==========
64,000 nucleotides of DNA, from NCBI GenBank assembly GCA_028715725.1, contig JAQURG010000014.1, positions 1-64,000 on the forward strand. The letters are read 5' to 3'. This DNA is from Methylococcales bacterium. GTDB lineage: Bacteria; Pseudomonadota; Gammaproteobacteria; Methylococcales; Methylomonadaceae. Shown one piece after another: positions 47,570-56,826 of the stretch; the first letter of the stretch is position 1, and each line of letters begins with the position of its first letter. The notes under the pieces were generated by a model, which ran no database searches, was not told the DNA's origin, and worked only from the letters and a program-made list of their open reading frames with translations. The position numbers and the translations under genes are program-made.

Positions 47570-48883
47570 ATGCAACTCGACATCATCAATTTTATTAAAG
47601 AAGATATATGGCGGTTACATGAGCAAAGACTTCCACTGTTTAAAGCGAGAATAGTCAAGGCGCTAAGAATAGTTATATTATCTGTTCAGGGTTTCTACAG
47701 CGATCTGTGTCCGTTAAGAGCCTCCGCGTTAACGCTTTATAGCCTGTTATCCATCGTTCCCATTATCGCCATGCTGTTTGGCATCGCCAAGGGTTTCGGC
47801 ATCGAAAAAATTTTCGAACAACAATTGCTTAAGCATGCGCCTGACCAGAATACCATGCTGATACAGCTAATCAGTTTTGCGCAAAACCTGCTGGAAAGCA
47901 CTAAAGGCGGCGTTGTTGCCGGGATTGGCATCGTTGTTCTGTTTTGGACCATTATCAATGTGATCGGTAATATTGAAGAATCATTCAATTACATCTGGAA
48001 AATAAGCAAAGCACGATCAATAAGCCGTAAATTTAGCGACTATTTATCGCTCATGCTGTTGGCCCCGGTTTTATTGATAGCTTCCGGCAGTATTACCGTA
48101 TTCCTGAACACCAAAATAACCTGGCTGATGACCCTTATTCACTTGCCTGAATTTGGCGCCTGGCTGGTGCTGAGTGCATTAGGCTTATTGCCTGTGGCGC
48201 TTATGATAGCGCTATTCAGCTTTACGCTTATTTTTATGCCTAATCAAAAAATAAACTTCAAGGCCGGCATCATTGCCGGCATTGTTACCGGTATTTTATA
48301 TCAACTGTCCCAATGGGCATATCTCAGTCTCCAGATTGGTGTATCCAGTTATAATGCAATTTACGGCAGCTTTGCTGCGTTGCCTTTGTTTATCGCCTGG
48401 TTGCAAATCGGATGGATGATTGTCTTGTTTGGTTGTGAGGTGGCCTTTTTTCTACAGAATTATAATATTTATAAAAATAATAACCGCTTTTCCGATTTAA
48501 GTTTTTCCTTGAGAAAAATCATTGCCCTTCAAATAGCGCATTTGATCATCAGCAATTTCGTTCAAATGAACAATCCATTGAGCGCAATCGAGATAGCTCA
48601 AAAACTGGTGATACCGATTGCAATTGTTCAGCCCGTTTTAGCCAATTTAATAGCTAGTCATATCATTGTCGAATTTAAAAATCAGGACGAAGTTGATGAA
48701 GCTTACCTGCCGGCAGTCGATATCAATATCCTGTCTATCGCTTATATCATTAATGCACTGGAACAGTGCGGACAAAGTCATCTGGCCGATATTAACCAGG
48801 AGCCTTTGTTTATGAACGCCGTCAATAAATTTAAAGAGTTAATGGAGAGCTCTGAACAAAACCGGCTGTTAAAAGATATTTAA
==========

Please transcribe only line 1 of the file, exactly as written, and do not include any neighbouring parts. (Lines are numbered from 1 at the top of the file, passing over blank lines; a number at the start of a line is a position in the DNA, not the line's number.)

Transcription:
64,000 nucleotides of DNA, from NCBI GenBank assembly GCA_028715725.1, contig JAQURG010000014.1, positions 1-64,000 on the forward strand. The letters are read 5' to 3'. This DNA is from Methylococcales bacterium. GTDB lineage: Bacteria; Pseudomonadota; Gammaproteobacteria; Methylococcales; Methylomonadaceae. Shown one piece after another: positions 47,570-56,826 of the stretch; the first letter of the stretch is position 1, and each line of letters begins with the position of its first letter. The notes under the pieces were generated by a model, which ran no database searches, was not told the DNA's origin, and worked only from the letters and a program-made list of their open reading frames with translations. The position numbers and the translations under genes are program-made.